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Boston College Vs. Syracuse: Film Study

Is the college football game slowly killing the NFL?

Brad Mills-USA TODAY Sports

Watching the NFL this week, I couldn't help but notice the amount of bad football teams playing on Sundays. From the top of the league's standings through teams fighting for the inevitable good drafting spot, there are an incredible amount of bad teams competing against one another in the professional ranks.

Glancing at the NFL standings from top to bottom tells that exact story. Whole divisions of teams are decidedly mediocre except for maybe one team. Indianapolis, without Andrew Luck, is tied with a Houston team that has the world's saddest quarterback carousel for the AFC South lead. Jacksonville is somehow a game behind them in that division. Peyton Manning's arm may actually fall off, but Denver still leads the AFC West with Brock Osweiler as their quarterback. Besides the Patriots, the AFC East is a complete mess.

Playing the majority of their season without Tony Romo, Dallas is 3-7 but still very much in the hunt for the NFC East title. At one point, Atlanta was 5-0, but they're now 6-4, well behind Carolina but mixing it up with a flawed New Orleans squad and a young, raw, not-very-good Tampa Bay team. After Arizona, Seattle is 5-5, and teams like St. Louis are still very much in the playoff hunt.

The mediocrity in the NFL is caused by a severe disconnect with the college game. Teams are scoring points at record paces in the NCAA game, led by the Air Raid assault offenses of teams like Baylor, Texas Christian, and others. But when those quarterbacks get to the professional ranks, they're unprepared for the intricacies of playing at the top level.

Seven of the last 10 Heisman Trophy winners were quarterbacks who played in a spread offense. Of those seven quarterbacks, only two have started and won a playoff game. Granted, that does include the last two Heisman Trophy winners who were drafted this year, but it doesn't look like Jameis Winston or Marcus Mariota will lead their respective teams to a playoff berth this year without some help from other mediocre teams.

Quarterbacks like Robert Griffin III all came out of college to immense hype but were swallowed whole by the jump to the NFL. Although some may be to blame on coaches, since this is a players' league after all, there has to be a concern that, once the older crop of QBs retire, the NFL will face a complete overhaul due to the weakened position.

The reason for this is that the college game is much more video game-ish. The best player on the field is capable of doing so much more than the others around him. An athletic quarterback is able to execute so much better than anyone else simply because he is, as baseball would say, a five-tool player. When you have a QB with elite speed, arm strength, arm accuracy, power, and agility, it's easy to have him just stand straight up and either throw the ball or run with it all over the field.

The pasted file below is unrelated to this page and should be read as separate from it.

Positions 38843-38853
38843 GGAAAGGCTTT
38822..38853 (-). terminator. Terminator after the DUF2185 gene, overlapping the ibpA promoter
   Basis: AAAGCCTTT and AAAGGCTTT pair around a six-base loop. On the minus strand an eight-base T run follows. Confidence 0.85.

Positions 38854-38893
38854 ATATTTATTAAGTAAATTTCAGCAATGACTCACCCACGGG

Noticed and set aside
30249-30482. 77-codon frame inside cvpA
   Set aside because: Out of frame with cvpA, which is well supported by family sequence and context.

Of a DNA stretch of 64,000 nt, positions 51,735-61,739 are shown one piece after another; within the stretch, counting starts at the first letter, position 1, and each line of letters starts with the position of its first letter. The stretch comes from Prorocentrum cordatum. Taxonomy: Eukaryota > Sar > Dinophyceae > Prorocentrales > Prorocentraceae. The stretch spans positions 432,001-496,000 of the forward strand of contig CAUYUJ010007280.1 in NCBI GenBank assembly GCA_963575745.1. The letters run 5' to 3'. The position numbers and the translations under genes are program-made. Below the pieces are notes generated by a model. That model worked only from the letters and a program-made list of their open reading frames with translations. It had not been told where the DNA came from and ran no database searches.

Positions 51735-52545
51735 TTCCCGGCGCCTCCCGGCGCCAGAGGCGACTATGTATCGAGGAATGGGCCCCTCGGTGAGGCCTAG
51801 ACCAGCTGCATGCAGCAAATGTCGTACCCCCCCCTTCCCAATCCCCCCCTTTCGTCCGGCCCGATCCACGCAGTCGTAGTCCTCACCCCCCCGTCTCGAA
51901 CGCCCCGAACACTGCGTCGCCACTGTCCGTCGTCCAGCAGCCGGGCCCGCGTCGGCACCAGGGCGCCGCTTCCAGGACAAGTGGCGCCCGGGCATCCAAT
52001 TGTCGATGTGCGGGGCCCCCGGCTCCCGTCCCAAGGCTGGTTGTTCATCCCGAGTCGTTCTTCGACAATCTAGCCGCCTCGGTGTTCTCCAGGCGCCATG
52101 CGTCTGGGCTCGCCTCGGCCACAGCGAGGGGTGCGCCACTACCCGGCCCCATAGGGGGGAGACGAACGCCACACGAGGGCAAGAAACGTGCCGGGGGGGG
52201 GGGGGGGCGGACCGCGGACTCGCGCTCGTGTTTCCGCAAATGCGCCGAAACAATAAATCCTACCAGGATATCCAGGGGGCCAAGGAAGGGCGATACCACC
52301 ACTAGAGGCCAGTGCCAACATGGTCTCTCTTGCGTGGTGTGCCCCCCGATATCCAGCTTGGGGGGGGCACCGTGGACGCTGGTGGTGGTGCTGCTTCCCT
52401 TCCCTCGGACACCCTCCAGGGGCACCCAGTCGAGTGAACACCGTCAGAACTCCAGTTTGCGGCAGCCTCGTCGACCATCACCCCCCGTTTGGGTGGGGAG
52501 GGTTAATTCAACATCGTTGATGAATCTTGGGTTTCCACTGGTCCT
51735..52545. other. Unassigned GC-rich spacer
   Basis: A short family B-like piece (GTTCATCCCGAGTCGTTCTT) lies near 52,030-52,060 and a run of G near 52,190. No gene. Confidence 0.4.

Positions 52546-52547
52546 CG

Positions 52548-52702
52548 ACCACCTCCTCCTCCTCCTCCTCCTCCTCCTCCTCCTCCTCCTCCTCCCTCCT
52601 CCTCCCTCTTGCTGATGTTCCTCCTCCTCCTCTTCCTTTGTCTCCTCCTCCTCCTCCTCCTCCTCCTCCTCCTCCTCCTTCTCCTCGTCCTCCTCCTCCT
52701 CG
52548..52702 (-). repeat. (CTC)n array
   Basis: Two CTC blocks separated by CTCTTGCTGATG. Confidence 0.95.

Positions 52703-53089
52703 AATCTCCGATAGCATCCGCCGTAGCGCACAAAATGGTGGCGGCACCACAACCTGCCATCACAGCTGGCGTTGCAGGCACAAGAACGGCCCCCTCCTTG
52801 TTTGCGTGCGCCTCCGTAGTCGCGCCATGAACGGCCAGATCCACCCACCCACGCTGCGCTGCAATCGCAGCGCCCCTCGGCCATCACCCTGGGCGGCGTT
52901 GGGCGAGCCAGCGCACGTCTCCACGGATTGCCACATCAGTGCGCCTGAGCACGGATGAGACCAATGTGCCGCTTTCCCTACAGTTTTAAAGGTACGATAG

The NFL proves time and time again that elite skillsets need to be refined with elite intelligence and awareness. Tom Brady is one of the slowest quarterbacks in the league, and at 38, he's on the downside of a career where he's struggled to throw the deep ball. But he remains the league's standard bearer for quarterbacks because of his ability to make presnap reads and in-play adjustments.

More offenses can work in college than can work in the NFL. The spread, the pistol option, the triple option - all are viable options at the college game because certain types of players can outplay others based on their ability to fit the system. When the top 1% of those athletes matriculates the NFL, the ability to play in a specialized offense no longer becomes viable. You can't run triple option, after all, at the NFL defenses, which are faster, smarter, and more powerful.

The crisis of the NFL quarterback isn't going to go away any time soon. Here's a look at the list of notable QBs who are either younger or older than 30 years old:

Younger: Jameis Winston (21), Marcus Mariota (21), Teddy Bridgewater (22), Blake Bortles (23), Derek Carr (24), Andrew Luck (25), Tyrod Taylor (26), Cam Newton (26), Nick Foles (26), Russell Wilson (26), Kirk Cousins (27), Ryan Tannehill (27), Matthew Stafford (27), Sam Bradford (27), Colin Kaepernick (27), Andy Dalton (27)

30 or older: Brian Hoyer (30), Matt Ryan (30), Joe Flacco (30), Alex Smith (31), Aaron Rodgers (31), Jay Cutler (32), Ryan Fitzpatrick (32), Ben Roethlisburger (33), Philip Rivers (33), Eli Manning (34), Tony Romo (35), Carson Palmer (35), Josh McCown (36), Drew Brees (36), Tom Brady (38), Peyton Manning (39)

If you go over those lists, think about who you would want starting your team. With the exception of Carr, Luck, Newton, and Andy Dalton, would you keep any of those under 30 quarterbacks for a chance to start anyone from the 30-and-up club? Josh McCown, a career backup, signed with Cleveland at 36 to play alongside/over 22-year old former Heisman Trophy winner Johnny Manziel.

The point is that while we look at the NCAA game and analyze what we think might work, there are more than 1,000 ways to get to a winning record. While there's talk of spreads, options, shotguns, and pistols, there's no perfect formula at the college game. Everyone tends to look at the teams that are already on top and think of things through their lenses or at least by what they see on Sundays with the NFL. But the truth is that there is no perfect science and there is no correlation between being successful in college and doing so in the pros anymore. The college game is much more diverse, and as a result, it's hurting the NFL, even as it's arguably making the NCAA much more exciting.